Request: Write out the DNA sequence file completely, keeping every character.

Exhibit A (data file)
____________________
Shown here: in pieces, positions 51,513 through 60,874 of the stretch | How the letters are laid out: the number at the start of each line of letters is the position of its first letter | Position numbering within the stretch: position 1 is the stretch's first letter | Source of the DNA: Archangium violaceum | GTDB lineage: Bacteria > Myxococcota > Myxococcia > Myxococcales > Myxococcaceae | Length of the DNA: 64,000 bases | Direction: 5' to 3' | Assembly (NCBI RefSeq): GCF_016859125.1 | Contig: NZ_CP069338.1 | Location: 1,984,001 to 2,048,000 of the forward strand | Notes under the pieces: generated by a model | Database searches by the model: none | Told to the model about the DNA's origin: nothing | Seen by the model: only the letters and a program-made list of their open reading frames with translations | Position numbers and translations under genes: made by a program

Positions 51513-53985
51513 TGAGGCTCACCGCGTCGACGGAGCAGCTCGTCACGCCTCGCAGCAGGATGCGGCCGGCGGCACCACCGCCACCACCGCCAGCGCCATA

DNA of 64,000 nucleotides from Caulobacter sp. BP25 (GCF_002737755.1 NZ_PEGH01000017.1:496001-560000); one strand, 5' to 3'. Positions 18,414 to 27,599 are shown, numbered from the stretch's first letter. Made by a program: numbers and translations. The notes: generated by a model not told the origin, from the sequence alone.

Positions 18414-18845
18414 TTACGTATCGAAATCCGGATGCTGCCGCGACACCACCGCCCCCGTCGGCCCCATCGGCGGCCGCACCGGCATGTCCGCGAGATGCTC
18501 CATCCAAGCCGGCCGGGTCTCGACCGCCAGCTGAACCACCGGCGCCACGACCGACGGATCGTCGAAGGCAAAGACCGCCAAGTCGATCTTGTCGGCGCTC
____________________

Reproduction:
Shown here: in pieces, positions 51,513 through 60,874 of the stretch | How the letters are laid out: the number at the start of each line of letters is the position of its first letter | Position numbering within the stretch: position 1 is the stretch's first letter | Source of the DNA: Archangium violaceum | GTDB lineage: Bacteria > Myxococcota > Myxococcia > Myxococcales > Myxococcaceae | Length of the DNA: 64,000 bases | Direction: 5' to 3' | Assembly (NCBI RefSeq): GCF_016859125.1 | Contig: NZ_CP069338.1 | Location: 1,984,001 to 2,048,000 of the forward strand | Notes under the pieces: generated by a model | Database searches by the model: none | Told to the model about the DNA's origin: nothing | Seen by the model: only the letters and a program-made list of their open reading frames with translations | Position numbers and translations under genes: made by a program

Positions 51513-53985
51513 TGAGGCTCACCGCGTCGACGGAGCAGCTCGTCACGCCTCGCAGCAGGATGCGGCCGGCGGCACCACCGCCACCACCGCCAGCGCCATA

DNA of 64,000 nucleotides from Caulobacter sp. BP25 (GCF_002737755.1 NZ_PEGH01000017.1:496001-560000); one strand, 5' to 3'. Positions 18,414 to 27,599 are shown, numbered from the stretch's first letter. Made by a program: numbers and translations. The notes: generated by a model not told the origin, from the sequence alone.

Positions 18414-18845
18414 TTACGTATCGAAATCCGGATGCTGCCGCGACACCACCGCCCCCGTCGGCCCCATCGGCGGCCGCACCGGCATGTCCGCGAGATGCTC
18501 CATCCAAGCCGGCCGGGTCTCGACCGCCAGCTGAACCACCGGCGCCACGACCGACGGATCGTCGAAGGCAAAGACCGCCAAGTCGATCTTGTCGGCGCTC